Yesterday (March 27th) saw the JBC release an updated version of their national rankings. This new update featured some very interesting movements across the divisions.
Firstly Kosei Tanaka (2-0) has been moved from #7 to #3 in the Minimumweight division. This move has almost certainly been a nod towards the idea that Tanaka will be looking to win a national title in his 3rd professional bout and in turn set a national record. This has also seen Tanaka leap frog Takuma Inoue who has dropped from #6 to #7.
At Light Flyweight it's interesting to note that former WBA Minimumweight champion Ryo Miyazaki has been given a #4 ranking. He had been kept out of the rankings following his loss to Fahlan Sakkreerin Jr in December, though it now appears that the JBC have been assured that he can make 108lbs. Strangely Toshimasa Ouchi has also been included in the rankings at #14 despite losing to the unranked Atsushi Aburada less than a week ago.
At Flyweight the big change is that former 2 weight world champion Kazuto Ioka has been given a #2 national ranking. Although Ioka could challenge for the national title we already know that he's chasing a world title, and a fight for the IBF world title fight has been set for May with Thailand's Amnat Ruenroeng.
The Super Flyweight division sees some interesting movement with Kohei Kono removed from the rankings following his recent world title victory whilst Daiki Kameda, yes the unlicensed Daiki Kameda, has been moved in to the #4 place ahead of his brother Koki Kameda #5. The sadists in our team think that that would make for a perfect Japanese title eliminator.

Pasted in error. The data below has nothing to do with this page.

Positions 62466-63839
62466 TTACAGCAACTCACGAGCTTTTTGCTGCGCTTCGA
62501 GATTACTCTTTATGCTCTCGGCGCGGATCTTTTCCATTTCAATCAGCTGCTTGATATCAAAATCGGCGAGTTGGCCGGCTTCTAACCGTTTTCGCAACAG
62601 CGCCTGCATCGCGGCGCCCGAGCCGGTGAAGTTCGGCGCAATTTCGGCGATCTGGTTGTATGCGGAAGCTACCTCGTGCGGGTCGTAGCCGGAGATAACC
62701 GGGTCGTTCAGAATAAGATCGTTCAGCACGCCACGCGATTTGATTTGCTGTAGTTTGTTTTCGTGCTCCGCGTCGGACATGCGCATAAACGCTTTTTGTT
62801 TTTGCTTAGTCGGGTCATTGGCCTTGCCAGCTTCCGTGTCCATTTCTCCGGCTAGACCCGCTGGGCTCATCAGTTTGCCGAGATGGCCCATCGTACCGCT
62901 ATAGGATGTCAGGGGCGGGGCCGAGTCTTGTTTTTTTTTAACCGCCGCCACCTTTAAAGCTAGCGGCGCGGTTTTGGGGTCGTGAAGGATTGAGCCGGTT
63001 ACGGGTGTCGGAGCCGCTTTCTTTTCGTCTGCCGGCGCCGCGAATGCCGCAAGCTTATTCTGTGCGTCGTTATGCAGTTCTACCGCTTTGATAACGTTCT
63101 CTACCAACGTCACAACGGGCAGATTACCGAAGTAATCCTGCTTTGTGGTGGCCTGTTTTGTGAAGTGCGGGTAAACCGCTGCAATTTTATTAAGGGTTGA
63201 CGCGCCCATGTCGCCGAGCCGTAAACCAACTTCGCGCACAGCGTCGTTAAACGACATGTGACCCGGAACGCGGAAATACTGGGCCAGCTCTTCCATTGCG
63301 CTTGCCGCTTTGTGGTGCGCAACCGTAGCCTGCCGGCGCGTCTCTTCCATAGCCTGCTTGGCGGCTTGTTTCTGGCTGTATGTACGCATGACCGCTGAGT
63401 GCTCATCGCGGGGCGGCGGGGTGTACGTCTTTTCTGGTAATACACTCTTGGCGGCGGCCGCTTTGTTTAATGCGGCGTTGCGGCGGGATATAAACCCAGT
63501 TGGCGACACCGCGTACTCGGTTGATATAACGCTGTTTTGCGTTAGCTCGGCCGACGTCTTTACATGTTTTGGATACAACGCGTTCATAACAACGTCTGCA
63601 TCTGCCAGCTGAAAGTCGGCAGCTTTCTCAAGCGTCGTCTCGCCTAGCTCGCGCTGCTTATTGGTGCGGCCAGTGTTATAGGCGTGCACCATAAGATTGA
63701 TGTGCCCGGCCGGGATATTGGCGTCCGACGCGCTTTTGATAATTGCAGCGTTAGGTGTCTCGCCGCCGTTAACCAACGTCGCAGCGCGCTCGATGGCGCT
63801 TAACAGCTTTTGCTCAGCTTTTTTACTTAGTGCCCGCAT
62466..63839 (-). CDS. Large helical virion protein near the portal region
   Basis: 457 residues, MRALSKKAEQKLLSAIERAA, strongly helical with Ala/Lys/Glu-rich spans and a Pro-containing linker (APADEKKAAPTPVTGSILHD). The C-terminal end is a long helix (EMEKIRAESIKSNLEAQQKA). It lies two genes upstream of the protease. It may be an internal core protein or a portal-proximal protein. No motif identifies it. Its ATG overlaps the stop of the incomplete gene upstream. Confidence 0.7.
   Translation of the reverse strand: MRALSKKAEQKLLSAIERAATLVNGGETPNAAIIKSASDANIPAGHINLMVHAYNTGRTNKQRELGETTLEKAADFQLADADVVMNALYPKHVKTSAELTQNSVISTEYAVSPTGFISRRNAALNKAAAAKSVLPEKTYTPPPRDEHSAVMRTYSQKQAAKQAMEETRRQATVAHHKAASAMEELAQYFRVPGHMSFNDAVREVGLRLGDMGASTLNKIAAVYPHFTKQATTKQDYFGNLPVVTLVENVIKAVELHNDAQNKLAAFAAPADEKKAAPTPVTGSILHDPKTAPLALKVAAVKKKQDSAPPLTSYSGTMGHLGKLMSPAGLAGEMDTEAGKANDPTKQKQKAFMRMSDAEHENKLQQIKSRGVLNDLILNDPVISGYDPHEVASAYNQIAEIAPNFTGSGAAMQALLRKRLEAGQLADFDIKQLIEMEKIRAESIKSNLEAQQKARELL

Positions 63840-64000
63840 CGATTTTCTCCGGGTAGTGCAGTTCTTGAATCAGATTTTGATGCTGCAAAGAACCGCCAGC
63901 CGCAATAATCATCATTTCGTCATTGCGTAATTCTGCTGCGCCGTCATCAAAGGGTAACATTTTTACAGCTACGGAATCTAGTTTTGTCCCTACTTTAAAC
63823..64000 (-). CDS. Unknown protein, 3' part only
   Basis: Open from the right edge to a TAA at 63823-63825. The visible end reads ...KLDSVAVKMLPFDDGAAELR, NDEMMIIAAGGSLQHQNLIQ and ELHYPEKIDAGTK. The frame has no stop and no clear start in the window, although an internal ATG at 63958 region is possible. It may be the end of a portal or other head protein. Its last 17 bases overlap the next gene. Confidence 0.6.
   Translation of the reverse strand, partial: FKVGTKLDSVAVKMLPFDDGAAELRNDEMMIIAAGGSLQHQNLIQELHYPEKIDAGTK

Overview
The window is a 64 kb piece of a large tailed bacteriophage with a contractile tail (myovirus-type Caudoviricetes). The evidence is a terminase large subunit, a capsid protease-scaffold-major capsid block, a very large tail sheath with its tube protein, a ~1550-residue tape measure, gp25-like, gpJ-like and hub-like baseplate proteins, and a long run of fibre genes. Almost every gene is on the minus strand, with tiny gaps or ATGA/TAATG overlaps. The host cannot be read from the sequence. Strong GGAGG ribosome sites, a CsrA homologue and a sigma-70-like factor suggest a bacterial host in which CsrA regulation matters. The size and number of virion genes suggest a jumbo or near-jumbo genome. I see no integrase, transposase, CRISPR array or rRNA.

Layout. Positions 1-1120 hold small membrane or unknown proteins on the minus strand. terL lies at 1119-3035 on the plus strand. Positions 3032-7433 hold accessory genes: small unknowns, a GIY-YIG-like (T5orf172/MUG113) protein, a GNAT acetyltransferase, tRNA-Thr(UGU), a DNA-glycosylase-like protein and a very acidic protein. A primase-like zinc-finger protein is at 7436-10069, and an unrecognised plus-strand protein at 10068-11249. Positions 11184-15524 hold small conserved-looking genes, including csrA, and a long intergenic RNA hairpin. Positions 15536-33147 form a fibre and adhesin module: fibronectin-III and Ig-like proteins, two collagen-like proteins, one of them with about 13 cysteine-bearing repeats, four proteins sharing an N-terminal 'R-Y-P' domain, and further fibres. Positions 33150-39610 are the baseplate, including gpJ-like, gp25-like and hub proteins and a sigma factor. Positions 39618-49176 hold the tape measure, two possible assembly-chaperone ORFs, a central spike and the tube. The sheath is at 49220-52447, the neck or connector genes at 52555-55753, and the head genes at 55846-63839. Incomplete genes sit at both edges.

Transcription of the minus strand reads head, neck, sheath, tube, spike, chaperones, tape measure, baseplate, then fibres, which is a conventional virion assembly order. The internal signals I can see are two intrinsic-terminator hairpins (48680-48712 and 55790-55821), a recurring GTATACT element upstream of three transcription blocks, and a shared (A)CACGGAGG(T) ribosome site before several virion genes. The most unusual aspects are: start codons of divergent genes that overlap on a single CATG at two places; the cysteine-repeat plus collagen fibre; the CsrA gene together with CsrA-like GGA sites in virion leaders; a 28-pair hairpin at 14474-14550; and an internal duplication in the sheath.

In the Bantamweight division we've seen both Masahiro Ishida, #5, and Yushi Tanaka, #6, move up whist former OPBF champion Hiroki Shiino has dropped two places to #7.
Super Bantamweight has seen recent national title challenger Takafumi Nakajima drop down from #1 to #5 following his loss to reigning champion Hidenori Otake. This has allowed Hozumi Hasegawa to become the #1 ranked fighter whilst Yasutaka Ishimoto is now #2. Of course neither of those men seem interested in the Japanese title with both focusing on the IBF belt.
The big change at Featherweight saw Shinji Takayama drop a couple of places to #12 allowing Shota Hayashi, #10, and Akihiko Katagiri, #11, to each move up a place.
In the Super Featherweight division Tsuyoshi Tojo has been dropped from #1 to #8 following his loss to veteran Koji Umetsu who is now #8. The demotion for Tojo has seen former champion Daiki Kaneko moved back to #1 and, with out trying to sound presumptuous, we do think that Kaneko is the best Super Featherweight in Japan other than Takashi Uchiyama and Takashi Miura. For what it's worth we think Kaneko is around their level anyway so Rikki Naito better hope that Kaneko doesn't want his belt back.